April is the poet’s month. It provides them with inspiration: everything from Wordsworth’s daffodils to Chaucer’s shoures soote, his sweet showers. (In college I took a course on Chaucer. We even had to take a language lab in it to be able to pronounce the Middle English properly. That course was a pip. But I digress!)
April is also the month when lots of good people were born: my husband, my sister, the Queen who will be 88, and William Shakespeare. We celebrate his 450th birthday next Wednesday, the 23rd. Time to brush up your Shakespeare, as Cole Porter said in Kiss Me Kate.*
Shakespeare: poet and playwright, contributor of many new words and idioms to our language, and bane of the existence of high school students. I’m not going to go on and on about the lists of his plays, poems and sonnets, there are lists of those universally available, or the everyday language we owe to him – and we would hardly be able to express ourselves these days without him. I am going to moan about reading his plays in high school. Aaaaarg!
I’m hoping that high school students these days are introduced to Shakespeare live: stage plays, movies, TV, on line. Back in the late 50’s, reading his plays was, for me, a chore. To this day I have a hard time reading a play, so hard that I don’t read them at all. What gets to me? It’s the names of the characters that get me – see this from MIT’s Complete Works of William Shakespeare, a great source for the written word.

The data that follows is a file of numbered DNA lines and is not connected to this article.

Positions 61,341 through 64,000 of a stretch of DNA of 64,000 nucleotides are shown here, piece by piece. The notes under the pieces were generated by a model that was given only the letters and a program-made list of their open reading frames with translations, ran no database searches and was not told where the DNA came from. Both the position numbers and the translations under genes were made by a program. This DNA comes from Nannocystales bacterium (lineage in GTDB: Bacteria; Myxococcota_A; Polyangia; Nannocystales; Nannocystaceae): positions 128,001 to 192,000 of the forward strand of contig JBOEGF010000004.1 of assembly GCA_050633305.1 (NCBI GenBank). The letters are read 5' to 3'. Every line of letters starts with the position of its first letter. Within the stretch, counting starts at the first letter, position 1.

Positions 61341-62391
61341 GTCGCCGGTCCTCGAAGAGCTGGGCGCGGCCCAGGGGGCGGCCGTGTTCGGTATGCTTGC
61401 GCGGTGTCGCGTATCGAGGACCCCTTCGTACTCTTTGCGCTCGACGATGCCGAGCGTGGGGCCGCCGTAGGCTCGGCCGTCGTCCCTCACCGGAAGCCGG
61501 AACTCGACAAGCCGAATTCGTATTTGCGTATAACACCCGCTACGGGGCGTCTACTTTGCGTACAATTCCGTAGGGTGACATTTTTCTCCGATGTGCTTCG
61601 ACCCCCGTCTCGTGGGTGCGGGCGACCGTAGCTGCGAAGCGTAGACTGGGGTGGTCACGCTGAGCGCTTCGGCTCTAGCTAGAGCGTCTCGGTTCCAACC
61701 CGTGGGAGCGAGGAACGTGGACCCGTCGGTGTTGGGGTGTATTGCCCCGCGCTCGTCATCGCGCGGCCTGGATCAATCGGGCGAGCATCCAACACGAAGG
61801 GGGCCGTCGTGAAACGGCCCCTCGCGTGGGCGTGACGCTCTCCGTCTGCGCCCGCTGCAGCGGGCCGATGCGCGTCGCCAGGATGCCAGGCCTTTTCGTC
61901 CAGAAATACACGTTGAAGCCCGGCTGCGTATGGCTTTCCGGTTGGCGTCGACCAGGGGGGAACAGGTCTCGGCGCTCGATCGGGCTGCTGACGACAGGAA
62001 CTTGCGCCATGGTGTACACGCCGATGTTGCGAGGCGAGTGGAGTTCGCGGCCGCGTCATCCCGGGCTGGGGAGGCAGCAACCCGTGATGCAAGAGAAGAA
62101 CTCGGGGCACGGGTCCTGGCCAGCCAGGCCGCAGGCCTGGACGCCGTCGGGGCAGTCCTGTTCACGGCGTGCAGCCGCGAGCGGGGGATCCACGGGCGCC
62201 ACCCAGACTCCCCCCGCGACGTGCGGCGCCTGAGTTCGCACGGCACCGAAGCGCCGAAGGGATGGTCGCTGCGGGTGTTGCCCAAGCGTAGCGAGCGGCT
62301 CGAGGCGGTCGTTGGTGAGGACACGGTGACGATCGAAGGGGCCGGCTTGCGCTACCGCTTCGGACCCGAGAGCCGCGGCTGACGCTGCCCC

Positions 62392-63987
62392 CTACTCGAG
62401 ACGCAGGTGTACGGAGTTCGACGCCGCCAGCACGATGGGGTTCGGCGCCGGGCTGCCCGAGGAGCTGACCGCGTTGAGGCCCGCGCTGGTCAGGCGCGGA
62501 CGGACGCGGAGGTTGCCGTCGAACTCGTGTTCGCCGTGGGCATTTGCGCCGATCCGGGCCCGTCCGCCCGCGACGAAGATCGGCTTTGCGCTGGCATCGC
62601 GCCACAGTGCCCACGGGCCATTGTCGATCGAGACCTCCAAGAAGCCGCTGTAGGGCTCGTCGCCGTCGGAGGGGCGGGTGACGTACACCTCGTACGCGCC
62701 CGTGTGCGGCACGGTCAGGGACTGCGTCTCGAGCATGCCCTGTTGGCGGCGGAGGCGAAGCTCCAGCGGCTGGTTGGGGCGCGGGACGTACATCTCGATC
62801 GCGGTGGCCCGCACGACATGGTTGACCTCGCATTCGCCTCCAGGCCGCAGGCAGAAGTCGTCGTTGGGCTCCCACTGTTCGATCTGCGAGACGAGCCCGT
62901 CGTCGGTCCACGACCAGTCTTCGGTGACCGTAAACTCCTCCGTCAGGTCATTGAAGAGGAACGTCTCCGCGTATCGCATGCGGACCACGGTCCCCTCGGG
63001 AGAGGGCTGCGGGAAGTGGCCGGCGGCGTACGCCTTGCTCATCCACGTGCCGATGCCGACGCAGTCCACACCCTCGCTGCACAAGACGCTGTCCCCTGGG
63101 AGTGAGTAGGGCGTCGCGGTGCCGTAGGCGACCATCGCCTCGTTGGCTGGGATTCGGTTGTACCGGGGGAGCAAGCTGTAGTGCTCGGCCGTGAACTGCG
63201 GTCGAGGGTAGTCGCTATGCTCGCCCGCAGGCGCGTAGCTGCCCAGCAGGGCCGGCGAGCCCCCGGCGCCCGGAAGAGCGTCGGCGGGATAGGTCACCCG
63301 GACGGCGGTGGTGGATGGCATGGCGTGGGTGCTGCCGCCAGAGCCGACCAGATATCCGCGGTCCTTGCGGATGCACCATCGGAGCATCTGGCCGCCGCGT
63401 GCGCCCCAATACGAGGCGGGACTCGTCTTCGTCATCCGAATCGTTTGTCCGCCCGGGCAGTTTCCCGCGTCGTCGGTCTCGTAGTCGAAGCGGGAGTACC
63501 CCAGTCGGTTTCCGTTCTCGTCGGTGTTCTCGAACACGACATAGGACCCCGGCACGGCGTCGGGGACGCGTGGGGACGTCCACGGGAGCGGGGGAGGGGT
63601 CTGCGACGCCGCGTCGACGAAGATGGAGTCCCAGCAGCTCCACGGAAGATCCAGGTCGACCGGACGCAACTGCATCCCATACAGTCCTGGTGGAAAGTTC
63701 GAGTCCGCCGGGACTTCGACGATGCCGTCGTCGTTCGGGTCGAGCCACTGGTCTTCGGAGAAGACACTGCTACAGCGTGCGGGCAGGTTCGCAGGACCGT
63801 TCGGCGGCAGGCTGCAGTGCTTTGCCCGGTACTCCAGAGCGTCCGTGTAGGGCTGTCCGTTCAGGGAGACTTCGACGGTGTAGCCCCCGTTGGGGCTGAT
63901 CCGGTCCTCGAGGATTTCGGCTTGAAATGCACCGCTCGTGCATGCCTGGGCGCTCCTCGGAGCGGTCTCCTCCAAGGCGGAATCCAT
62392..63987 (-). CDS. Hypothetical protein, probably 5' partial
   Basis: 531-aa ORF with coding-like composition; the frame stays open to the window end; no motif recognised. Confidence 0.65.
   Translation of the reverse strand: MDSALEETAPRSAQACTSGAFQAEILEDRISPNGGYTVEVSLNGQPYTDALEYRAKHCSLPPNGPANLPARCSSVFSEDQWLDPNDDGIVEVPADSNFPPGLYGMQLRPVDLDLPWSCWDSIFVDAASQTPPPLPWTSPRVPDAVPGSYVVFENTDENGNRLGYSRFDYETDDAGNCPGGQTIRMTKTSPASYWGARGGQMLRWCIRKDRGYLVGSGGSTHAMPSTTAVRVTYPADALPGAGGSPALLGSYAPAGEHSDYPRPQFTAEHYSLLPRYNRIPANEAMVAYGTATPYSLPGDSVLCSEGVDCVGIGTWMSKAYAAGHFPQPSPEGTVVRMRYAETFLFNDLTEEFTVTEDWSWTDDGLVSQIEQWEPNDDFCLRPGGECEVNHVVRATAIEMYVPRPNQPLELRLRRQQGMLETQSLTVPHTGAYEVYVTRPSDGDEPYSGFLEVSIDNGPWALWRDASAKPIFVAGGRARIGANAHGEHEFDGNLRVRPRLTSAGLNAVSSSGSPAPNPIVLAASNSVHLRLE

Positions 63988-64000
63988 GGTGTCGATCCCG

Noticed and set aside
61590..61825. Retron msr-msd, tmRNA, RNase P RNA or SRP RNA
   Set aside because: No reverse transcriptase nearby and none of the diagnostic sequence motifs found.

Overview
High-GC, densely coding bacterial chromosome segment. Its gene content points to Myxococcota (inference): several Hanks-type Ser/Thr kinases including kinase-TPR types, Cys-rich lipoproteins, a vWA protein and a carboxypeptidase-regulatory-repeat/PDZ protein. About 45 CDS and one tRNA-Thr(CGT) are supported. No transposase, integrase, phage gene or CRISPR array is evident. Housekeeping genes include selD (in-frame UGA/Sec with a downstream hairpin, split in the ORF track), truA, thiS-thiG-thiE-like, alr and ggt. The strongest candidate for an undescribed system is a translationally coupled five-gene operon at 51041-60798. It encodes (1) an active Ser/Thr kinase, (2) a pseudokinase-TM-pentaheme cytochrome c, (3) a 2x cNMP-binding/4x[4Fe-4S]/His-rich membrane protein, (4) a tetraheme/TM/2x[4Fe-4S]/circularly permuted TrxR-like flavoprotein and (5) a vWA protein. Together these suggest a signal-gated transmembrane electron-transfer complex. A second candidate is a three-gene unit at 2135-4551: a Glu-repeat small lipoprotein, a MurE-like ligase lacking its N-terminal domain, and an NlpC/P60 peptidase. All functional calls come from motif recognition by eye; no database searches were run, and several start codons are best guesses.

THE TRAGEDY OF HAMLET, PRINCE OF DENMARK ACT I
SCENE I. Elsinore. A platform before the castle.
FRANCISCO at his post. Enter to him BERNARDO
Those BERNARDOs and FRANCUSCOs stop me, and I get involved in who is saying what. My eye just can’t breeze past the names. If I were watching the play I’d have a visual of Bernardo and Francisco. Bernardo or Francisco would not name their name and then speak their line. Am I making myself clear? Of course it would be chaos for the actors learning a play if their character’s names were not given. Whose line is it anyway? (?) Anyway.
The plays we had to read in high school were Julius Caesar and Macbeth - not the most interesting to high school students. Why didn’t they choose A Midsummer Night’s Dream or Taming of the Shrew? Perhaps something really powerful like King Lear. How ‘bout The Tempest? How ‘bout any of the many Shakespeare plays I’ve seen since then? I remember a seeing Henry V, with the opposing sides, the French and the English, done up in silver and blue, wearing football helmets decorated with wicker baskets. Now that would interest the students: Henry V done as a football game. Yes, I do hope they make Shakespeare a visual these days.